The Roux Scholarship winner 2019 is Spencer Metzger, the premier sous chef from The Ritz, London. Spencer beat five other finalists in a fiercely contested final held at Westminster Kingsway College, London yesterday, where they were all asked to prepare and serve Monkfish blanquette and langoustines with saffron basmati rice, garnished with seasonal vegetables and asparagus subrics.
The 26-year-old chef was battling it out against his colleague Ryan Baker also from The Ritz, Olivia Catherine Burt from Claridge’s, Lewis Linley from Vacherin, Adam Harper from The Cavendish Hotel Baslow in Derbyshire, and Michael Cruickshank from Bohemia in Jersey. It was Spencer’s first time entering the competition.
Commenting on the 36th national final, Michel Roux Jr said: “It’s been a fantastic event as usual, but this year is more poignant with the passing of the first Roux Scholar, Andrew Fairlie. The feeling among the judges and the Roux family too is that this year had to be very special and we do have a very special Roux Scholar this year. The winning dish was exceptional, the monkfish was beautiful, the sauce was indulgent but not rich, creamy but not heavy. In fact, we were fighting over the last of it once we’d all had a tasting!”
Alain Roux added: “Not all the chefs utilised all the ingredients, which was surprising. However, overall it was a very good standard, it really does get higher and higher every year. The winning dish was chosen by a unanimous decision among the judges, the fish was cooked perfectly.”
Peter Gilmore (Honorary President of Judges 2019) said: “Overall I was really impressed. The organisational skills showed they were well prepared. Nerves did get to some of them near the end but the winner was outstanding. Every element of the dish was right, the flavours and textures were spot on. There was very little to find any fault with.”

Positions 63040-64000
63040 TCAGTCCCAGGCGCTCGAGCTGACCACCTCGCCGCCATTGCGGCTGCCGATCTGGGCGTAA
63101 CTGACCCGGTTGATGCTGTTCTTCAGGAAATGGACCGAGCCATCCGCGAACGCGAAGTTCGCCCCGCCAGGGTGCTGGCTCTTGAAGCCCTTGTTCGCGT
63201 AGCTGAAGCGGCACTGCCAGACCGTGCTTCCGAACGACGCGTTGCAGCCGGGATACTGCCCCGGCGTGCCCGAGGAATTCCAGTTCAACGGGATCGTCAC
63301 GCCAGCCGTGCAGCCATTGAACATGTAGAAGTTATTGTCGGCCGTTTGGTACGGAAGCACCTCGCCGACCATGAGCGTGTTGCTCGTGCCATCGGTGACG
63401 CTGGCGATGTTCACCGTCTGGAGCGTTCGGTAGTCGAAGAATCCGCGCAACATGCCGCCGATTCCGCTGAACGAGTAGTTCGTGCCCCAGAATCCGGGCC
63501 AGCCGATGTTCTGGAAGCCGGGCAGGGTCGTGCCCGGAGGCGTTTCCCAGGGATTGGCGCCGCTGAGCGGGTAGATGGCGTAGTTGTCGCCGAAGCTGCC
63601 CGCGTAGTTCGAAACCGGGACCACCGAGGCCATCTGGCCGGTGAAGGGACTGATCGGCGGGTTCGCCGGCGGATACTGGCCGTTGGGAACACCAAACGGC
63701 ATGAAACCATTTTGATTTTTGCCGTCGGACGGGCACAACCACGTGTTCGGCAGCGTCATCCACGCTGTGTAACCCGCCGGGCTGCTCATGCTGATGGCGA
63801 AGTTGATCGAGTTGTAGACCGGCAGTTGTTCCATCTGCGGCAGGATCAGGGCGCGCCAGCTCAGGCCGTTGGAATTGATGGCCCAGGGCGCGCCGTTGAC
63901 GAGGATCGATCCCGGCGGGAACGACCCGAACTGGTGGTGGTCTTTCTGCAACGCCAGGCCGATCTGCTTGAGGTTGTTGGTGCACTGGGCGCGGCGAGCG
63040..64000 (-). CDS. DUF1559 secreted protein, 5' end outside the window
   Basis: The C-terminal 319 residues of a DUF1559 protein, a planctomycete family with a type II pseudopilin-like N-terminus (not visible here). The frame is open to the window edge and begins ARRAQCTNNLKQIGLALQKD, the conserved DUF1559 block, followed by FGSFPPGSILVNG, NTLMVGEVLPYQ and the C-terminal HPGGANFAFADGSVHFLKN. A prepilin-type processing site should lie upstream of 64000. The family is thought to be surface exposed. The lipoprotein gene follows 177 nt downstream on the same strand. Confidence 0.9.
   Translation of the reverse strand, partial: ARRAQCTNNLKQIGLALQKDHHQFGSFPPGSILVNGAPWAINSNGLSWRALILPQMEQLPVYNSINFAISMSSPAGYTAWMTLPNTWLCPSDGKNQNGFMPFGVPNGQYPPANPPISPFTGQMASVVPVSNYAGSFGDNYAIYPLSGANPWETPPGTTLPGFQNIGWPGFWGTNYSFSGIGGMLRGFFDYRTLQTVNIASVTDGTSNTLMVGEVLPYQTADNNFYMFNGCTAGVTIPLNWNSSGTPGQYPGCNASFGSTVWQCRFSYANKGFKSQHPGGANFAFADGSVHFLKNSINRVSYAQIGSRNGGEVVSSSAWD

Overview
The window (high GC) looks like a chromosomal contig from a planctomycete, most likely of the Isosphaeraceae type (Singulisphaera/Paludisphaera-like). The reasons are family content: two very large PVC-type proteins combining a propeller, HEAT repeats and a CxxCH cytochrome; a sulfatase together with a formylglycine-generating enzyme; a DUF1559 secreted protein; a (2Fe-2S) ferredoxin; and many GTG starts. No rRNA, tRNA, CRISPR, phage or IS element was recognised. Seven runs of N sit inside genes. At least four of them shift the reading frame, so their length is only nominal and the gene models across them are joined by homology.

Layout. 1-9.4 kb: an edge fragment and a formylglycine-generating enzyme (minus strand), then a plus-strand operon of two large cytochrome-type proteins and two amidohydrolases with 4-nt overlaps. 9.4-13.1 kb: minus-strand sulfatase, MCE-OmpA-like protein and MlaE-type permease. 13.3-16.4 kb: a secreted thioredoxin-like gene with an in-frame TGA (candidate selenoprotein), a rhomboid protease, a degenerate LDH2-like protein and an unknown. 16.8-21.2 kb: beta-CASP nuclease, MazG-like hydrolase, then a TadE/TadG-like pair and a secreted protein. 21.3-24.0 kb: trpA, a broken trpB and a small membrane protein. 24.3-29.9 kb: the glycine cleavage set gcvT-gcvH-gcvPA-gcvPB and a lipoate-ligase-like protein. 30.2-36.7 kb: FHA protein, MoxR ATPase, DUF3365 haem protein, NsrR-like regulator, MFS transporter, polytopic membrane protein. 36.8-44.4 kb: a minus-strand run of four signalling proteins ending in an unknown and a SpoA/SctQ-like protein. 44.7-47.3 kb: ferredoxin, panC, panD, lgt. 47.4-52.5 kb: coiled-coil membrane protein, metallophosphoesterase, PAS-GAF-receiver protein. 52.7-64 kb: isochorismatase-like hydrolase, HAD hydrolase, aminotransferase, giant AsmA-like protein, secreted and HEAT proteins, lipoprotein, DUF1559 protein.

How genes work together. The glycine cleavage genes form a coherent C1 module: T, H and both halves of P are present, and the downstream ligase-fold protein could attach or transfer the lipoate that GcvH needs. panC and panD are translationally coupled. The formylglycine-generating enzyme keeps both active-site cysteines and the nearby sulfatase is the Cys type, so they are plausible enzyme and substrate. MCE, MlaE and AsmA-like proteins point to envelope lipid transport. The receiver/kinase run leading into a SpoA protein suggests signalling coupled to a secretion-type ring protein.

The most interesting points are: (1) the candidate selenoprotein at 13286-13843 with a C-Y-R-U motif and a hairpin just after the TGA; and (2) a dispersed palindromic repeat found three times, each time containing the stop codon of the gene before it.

Winner Spencer Metzger said: “I was very happy with what I produced. I was a bit rushed and stressed at the end of the cooking time, but all the components were there and I was pleased with their flavours and the dish overall. I really don’t know where I’ll choose for my Stage, but I would want to go somewhere really different, maybe somewhere with a farm or something like that.”
The six chefs, all under 30 years old, had 2.5 hours to cook the Antonin Careme-inspired recipe in front of the judges. Acclaimed Australian chef Peter Gilmore was invited over from Sydney to be honorary president of the judges, and led the panel alongside joint chairmen Alain and Michel Jr. They were joined by Brian Turner, James Martin, as well as previous winners Sat Bains (1999 scholar) and André Garrett (2002 scholar) and Clare Smyth.
The winner was announced at a glittering awards ceremony at The Mandarin Oriental Hyde Park, London, in front of an audience of top chefs and prestigious guests from the world of hospitality.
The winning chef receives £6,000, and an invitation to cook and train under the supervision of a leading chef at a prestigious three-star Michelin restaurant anywhere in the world for up to three months. This is in addition to an impressive list of prizes and culinary experiences provided courtesy of our sponsors.